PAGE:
A often over looked food source that hasn't gotten much media attention. Seeds, they aren't just for "Birds".
Original published October 20, 2016, at 10:37a.m.
U.S. News & World Report
They're also tiny, nutrient-packed, filling choices for meals and snacks. From Sesame seeds to hemp seeds, U.S. News Health & Wellness turned to experts who explained health benefits and culinary tricks for preparing an array of seeds.
What are seeds?
Seeds are the embryo of a plant, says Sharon Palmer, a registered dietitian and author of "The Plant-Powered Diet." They're typically full of protein (4 to 9 grams per ounce), low-glycemic carbohydrates, fats, fiber, vitamins and minerals. Research has linked certain seeds to health benefits like lower blood pressure and cholesterol, as well as protection against cancer and increased bone health.
They're cultivated from plants of the Cannabis genus, but hemp seeds are legal and do not contain THC, the primary ingredient in marijuana. Try eating them raw, ground into a meal, made into hemp milk or tea, sprouted or as a baking ingredient. One ounce contains 157 calories and 9 grams of protein, and provides good doses of iron, magnesium and zinc, Palmer says. The soft, light-colored seeds are often used in cereals.
These tiny, dark seeds offer a "mild, nutty flavor," Palmer says, along with about 137 calories and 4 grams of protein per ounce. You'll also get a good fix of fiber, calcium, phosphorus and manganese, which promotes bone health. Sprinkle chia seeds into cereals, baked goods, salads or smoothies. You can also add them to apple juice or warm milk, mix them into yogurt, add them to soup to thicken it or add ground chia seeds to flour when you're making bread.
They're large, chewy and packed with lots of vitamin K, iron, magnesium, phosphorus , zinc and copper. One ounce contains around 153 calories and 7 grams of protein, Palmer says. She suggest tossing them into granola, cookies and muffins, or using them to top roasted veggies or casseroles. "They're great toasted," says nutritionist Lisa Goldberg, who's based in New York City. "Use them in salads or to add some pizazz to brown rice and quinoa dishes.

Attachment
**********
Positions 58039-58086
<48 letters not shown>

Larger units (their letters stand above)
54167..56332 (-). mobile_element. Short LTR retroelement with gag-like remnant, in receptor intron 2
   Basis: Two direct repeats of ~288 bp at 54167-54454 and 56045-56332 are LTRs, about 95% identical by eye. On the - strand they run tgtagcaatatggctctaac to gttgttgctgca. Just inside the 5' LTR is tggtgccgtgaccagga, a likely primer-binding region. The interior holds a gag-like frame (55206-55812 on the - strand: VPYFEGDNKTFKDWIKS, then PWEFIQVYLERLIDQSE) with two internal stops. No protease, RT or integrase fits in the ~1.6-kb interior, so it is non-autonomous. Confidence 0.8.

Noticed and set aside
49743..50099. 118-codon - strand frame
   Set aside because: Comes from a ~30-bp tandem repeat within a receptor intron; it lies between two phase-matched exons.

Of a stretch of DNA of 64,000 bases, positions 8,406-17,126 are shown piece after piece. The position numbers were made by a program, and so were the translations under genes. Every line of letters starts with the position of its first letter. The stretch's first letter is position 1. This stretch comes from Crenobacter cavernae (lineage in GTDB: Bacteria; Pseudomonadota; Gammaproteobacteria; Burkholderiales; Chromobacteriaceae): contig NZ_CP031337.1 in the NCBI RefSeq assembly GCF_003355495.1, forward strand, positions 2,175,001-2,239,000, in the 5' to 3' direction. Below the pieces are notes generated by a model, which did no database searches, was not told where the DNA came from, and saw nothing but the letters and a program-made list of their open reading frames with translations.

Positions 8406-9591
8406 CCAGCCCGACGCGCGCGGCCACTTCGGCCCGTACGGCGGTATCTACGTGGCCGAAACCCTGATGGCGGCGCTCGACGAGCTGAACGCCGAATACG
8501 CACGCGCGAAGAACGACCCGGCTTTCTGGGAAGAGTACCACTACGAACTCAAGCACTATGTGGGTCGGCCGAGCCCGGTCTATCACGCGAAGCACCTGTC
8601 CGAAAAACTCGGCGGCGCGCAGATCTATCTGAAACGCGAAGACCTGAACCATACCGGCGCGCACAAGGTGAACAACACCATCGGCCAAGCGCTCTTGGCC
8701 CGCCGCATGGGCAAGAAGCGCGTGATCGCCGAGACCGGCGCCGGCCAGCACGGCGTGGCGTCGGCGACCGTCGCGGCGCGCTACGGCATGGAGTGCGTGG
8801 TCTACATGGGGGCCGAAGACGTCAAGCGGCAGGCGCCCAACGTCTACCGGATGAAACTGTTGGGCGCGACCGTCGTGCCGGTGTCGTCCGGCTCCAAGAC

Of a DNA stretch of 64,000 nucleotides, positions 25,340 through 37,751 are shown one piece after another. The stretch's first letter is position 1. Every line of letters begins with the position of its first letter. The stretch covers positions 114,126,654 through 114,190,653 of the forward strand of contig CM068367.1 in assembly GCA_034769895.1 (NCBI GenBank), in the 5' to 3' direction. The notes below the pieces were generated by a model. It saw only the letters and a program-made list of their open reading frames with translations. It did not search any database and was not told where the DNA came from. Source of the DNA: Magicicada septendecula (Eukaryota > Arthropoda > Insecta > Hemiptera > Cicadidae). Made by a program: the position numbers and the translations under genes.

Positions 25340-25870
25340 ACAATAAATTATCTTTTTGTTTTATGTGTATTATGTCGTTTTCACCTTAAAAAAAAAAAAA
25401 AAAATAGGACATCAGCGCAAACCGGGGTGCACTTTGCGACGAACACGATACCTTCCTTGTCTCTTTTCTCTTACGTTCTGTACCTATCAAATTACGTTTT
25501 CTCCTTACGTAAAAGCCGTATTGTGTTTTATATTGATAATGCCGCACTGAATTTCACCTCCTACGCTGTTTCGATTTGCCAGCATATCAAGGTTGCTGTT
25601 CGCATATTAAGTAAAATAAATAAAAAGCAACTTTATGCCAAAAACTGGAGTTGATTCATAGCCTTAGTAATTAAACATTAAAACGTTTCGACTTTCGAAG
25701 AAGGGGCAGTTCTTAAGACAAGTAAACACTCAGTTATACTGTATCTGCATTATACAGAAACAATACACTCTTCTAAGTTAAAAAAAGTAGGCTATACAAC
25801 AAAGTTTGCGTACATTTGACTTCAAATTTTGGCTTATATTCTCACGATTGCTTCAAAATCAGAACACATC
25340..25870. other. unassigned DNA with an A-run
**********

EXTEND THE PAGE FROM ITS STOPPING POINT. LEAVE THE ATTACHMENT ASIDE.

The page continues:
Chow down on one ounce, and you'll get 150 calories and 5 grams of protein, along with lots of fiber, thiamin and magnesium, in addition to other important nutrients. Research suggest they help protect against heart disease and diabetes. palmer suggests grinding and sprinkling them into cereals, baked goods, smoothies and veggie burgers. You can also mix flax seeds into a glass of water or juice, or combine them with mustard or mayo and slather it onto your sandwich.
These crunchy seeds, which boost a nutty flavor, are among the most well-known options. One ounce packs 163 calories and 5 grams of protein, along with fiber, vitamins Eand B6, niacin, zinc and other important minerals. Toss a handful into granola, cereals or baked goods, or grind into butter for spreads, Palmer says. And there's never anything wrong with eating them directly out of your hand.
These red seeds are thought to help lower cholesterol and prevent muscle cramps. One ounce contains 23 calories and 1 gram of protein, and they're high in antioxidants; vitamins A, B and C; folic acid; and fiber, Goldberg says. Pomegranate seeds are typically eaten raw: you can sprinkle them over salads, blend them into smoothies or stir them into yogurt. Recipes like"Pomegranate Guacamole" also call for a handful or two of the seeds.
You've likely tasted cumin seeds in your favorite Mexican and Indian recipes. They have a slightly hot, peppery flavor and are a key ingredient curry powder. One ounce provides just under 50 calories and about 2 grams of protein, and they're full of iron, copper, calcium, fiber, magnesium and zinc. Plus, research suggests they reduce inflammation, aid in digestion and suppress muscle spasms, Goldberg says. She suggest adding cumin seeds to your favorite taco or chili recipes.
You've probably spotted these tiny, soft seeds lining your bagel or sprinkled into a salad. One ounce is worth about 160 calories and 5 grams of protein, Palmer says, and provides a strong dose of fiber, thiamin, vitamin B6, calcium and iron. Use them as a seasoning in stir-fries, salads and slaws, or grind them into Tahini for Mediterranean dishes. You can also stir them into a batter for homemade bread, muffins and cookies.
Well this was a brief intro into seeds and the many benefits they can provide.
"As Always, From Me to You in Health & Happiness"